David Bourget (Western Ontario)
David Chalmers (ANU, NYU)
Rafael De Clercq
Jack Alan Reynolds
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Critical Review of International Social and Political Philosophy 1 (1):86-101 (1998)
The argument between retributivists and consequentialists about what morally justifies the punishment of offenders is incoherent. If we were to discover that all of the contending justifications were mistaken, there is no realistic prospect that this would lead us to abandon legal punishment. Justification of words, beliefs and deeds, can only be intelligible on the assumption that if one's justification were found to be invalid and there were no alternative justification, one would be prepared to stop saying, believing or doing what one has attempted to justify. Therefore, the moral standing or basis of our practices of punishing offenders can not rest on a justification of it.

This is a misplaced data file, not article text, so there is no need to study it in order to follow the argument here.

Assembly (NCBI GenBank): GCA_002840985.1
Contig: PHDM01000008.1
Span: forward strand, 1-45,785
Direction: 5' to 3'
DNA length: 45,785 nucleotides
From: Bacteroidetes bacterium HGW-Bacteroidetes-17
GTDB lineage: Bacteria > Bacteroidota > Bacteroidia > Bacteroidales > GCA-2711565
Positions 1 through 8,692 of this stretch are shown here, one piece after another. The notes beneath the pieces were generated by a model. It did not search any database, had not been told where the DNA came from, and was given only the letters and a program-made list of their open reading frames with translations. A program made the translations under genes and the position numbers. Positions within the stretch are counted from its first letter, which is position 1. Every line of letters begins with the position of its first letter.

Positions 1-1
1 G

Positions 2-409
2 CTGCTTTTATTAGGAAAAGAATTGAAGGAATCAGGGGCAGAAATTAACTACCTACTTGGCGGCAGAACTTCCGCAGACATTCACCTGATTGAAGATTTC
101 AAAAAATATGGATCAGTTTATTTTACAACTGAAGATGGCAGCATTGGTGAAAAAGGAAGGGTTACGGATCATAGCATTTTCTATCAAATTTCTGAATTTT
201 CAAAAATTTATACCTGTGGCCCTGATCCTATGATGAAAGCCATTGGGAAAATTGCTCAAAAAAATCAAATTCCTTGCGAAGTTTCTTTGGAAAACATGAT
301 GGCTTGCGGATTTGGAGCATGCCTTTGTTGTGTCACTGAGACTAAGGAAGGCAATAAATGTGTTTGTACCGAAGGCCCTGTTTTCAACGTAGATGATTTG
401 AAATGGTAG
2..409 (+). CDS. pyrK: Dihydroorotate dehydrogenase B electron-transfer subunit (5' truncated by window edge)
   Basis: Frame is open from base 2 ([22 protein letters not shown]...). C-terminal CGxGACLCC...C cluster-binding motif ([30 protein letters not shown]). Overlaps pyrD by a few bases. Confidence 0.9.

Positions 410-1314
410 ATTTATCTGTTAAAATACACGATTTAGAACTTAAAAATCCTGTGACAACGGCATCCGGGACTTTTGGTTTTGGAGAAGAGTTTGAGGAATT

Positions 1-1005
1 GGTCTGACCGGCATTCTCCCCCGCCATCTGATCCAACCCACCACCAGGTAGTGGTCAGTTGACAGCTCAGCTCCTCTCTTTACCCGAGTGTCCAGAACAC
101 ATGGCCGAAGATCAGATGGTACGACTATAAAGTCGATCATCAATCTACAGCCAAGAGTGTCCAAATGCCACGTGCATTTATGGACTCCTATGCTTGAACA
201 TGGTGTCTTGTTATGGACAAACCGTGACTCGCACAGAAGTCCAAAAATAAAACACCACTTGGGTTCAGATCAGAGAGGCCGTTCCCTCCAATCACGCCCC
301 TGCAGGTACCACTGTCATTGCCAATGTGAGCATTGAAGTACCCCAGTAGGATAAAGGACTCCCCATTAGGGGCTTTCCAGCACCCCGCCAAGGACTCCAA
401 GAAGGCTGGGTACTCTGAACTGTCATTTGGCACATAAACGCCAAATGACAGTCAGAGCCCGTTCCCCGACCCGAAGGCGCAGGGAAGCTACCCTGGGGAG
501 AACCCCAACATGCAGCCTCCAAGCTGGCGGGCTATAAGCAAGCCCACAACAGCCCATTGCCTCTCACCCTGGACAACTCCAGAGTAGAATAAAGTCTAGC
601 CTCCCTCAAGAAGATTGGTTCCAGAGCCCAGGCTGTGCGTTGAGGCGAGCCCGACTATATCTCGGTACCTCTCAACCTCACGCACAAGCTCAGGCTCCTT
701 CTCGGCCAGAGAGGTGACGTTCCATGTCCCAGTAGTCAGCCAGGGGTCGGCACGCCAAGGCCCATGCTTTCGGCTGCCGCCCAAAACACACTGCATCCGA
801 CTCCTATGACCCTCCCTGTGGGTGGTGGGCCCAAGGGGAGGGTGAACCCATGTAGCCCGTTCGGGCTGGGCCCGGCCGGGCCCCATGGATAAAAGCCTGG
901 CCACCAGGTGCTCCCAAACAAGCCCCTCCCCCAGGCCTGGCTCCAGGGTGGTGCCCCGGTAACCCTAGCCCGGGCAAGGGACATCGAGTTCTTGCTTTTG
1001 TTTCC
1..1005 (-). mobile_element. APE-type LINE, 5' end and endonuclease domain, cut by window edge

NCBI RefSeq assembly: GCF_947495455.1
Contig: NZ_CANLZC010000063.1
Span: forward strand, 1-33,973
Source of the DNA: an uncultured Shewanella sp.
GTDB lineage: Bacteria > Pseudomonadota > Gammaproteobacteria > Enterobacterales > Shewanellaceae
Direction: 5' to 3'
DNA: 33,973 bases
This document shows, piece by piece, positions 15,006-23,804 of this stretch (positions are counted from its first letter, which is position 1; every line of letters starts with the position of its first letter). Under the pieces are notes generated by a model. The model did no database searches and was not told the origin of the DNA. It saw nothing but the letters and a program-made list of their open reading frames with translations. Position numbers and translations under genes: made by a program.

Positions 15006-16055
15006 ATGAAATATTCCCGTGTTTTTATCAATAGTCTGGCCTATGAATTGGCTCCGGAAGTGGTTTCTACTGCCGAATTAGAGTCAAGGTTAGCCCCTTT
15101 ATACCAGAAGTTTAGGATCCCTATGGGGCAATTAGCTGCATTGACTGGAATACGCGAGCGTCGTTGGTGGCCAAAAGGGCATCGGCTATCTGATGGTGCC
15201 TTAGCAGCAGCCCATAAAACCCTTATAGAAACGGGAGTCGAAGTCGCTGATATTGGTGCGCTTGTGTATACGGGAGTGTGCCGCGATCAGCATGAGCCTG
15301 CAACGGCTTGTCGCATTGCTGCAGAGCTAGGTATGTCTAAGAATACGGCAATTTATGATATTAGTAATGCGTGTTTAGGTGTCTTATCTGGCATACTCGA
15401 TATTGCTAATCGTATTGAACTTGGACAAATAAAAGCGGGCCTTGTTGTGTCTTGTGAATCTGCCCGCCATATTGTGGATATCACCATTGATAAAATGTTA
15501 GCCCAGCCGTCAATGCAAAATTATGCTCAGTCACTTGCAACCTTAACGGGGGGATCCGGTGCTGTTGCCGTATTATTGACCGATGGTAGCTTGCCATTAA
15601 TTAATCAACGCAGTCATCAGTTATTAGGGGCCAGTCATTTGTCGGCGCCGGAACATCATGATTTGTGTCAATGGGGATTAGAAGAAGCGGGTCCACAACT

|Keywords||Philosophy of Punishment Political Philosophy|
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References found in this work BETA
Gary Watson (ed.) (2003). Free Will. Oxford University Press.
H. L. A. Hart (1970). Punishment and Responsibility. Philosophy 45 (172):162-162.
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